Research Meets Clinical Care
This is a custom mask made for a patient at SickKids. The patient was admitted in 1936, after being diagnosed with lead poisoning due to eating lead paint chips from their family porch. Lead paint had a sweet taste, which was something toddlers and children were likely to eat. This mask was made to be worn by children to prevent them from licking the paint. The mask was later donated back to SickKids.
The Salter Continuous Passive Motion (CPM) device was a revolutionary development in the field of orthopedic surgery. It was invented by Dr. Robert Salter, an orthopaedic surgeon who began at SickKids in 1955, when Dr. Alfred Farmer was head of surgery. The device is used post-operatively to assist patients regain range of motion in their joints, particularly the knee. The Salter CPM works by continuously and gently flexing and extending the joint, preventing the formation of scar tissue and promoting healing. It was a major improvement over traditional post-operative treatment, which involved immobilizing the joint with a cast or brace. Today, the Salter CPM remains an important innovation in the field and has had a significant impact on patient care and recovery. The main auditorium of the Peter Gilgan Centre for Research and Learning is named after Dr. Salter with a bust statue of him located outside.
This spine originates from the esteemed lab of Dr. Walter P. Bobechko, a renowned paediatric orthopaedic surgeon at SickKids. Dr. Bobechko was widely regarded as a compassionate and dedicated professional, known for his expertise in treating spinal conditions in children. The spine is believed to have belonged to a patient in their twenties who suffered from idiopathic scoliosis of the thoracic spine, presenting a unique double curve. We express our gratitude to Dr. Reinhard Zeller for his invaluable contributions in shedding light on this remarkable spine model.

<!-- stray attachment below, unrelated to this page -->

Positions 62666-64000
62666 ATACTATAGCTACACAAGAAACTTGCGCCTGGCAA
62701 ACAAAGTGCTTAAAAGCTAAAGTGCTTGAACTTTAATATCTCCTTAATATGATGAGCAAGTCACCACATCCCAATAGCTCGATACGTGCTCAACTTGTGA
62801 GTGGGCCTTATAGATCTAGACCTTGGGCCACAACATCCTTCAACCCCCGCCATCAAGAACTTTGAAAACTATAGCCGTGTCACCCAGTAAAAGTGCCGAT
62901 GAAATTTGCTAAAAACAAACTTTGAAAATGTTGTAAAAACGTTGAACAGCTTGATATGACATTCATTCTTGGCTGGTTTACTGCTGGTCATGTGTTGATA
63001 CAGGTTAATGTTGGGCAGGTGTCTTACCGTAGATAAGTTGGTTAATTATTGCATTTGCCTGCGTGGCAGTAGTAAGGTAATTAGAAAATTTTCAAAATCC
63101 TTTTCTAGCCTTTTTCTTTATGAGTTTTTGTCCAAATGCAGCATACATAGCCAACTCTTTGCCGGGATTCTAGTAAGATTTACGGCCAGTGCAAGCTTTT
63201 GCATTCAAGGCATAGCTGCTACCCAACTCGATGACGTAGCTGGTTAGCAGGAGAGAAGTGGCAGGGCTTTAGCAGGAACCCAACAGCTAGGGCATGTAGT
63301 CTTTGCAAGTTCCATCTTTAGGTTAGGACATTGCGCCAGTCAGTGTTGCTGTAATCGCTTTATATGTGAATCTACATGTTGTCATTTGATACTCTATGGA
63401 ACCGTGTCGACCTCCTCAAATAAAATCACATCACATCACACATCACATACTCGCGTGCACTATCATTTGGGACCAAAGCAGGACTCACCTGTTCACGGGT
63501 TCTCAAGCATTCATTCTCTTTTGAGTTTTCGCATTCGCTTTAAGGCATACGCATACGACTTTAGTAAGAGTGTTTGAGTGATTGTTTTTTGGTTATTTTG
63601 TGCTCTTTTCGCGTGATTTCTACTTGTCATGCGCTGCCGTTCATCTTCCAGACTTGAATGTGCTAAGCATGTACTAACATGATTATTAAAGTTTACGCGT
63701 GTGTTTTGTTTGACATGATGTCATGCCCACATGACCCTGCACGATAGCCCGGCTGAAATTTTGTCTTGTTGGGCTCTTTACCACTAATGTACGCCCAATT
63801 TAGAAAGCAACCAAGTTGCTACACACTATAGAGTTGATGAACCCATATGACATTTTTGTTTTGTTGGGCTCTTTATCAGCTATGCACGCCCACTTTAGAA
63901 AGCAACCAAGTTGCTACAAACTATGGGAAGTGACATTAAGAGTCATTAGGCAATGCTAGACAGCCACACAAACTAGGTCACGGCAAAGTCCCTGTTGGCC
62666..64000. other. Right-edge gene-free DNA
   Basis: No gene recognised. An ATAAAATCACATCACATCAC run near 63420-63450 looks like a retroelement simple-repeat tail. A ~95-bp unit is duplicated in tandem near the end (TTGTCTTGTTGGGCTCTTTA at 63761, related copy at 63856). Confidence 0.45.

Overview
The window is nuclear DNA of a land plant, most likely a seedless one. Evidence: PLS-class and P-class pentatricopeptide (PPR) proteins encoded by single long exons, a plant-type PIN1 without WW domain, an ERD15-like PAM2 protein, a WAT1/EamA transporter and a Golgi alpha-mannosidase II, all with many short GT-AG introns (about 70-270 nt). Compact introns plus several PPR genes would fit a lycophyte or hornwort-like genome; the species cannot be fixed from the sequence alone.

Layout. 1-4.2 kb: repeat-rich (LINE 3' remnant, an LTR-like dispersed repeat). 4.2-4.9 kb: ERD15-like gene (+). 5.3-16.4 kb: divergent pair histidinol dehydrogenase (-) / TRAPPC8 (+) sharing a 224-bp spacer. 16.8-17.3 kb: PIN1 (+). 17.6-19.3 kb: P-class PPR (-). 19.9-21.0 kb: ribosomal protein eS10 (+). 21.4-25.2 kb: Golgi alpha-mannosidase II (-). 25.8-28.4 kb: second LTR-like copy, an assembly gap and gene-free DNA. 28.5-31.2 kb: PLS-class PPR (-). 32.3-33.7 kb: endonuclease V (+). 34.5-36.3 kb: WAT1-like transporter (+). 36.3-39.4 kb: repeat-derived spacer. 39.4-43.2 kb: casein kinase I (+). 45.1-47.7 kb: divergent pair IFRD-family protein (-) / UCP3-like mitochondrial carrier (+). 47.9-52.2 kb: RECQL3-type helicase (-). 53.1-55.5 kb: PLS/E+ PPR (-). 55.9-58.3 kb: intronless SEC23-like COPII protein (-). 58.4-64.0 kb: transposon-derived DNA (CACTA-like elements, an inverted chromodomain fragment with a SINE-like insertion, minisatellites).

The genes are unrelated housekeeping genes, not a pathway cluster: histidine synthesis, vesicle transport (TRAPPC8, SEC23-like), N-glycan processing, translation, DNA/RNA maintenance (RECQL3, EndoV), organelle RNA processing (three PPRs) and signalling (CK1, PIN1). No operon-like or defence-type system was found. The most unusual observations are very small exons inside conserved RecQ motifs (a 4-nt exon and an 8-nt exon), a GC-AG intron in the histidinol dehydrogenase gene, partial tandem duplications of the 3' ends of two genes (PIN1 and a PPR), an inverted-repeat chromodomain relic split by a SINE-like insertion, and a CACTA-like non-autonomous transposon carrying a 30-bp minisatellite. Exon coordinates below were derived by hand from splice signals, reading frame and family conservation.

This kit originates from the esteemed Dr. James Whaley, a former chief at SickKids, specializing in the field of otolaryngology. The kit includes miscellaneous medical instruments from the time of Dr. Whaley.
Donated by Dr. Nelles Silverthorne and sent to SickKids by Dr. Alexander Fleming in 1938.
Dr. Alexander Fleming, a Scottish physician-scientist, discovered penicillin in 1928 and shared his findings with the world. In 1938, Dr. Nelles Silverthorne, a microbiologist at SickKids, requested a sample of the original penicillium culture from Dr. Fleming to continue the research. The culture was successfully transported from England to Canada, where it was cultivated and studied by Dr. Silverthorne and his team making him one of the first Canadian physicians to use penicillin. This culture was the first step towards the mass production of penicillin, which went on to revolutionize modern medicine. This culture is a symbol of the importance of scientific collaboration and the tireless pursuit of medical breakthroughs.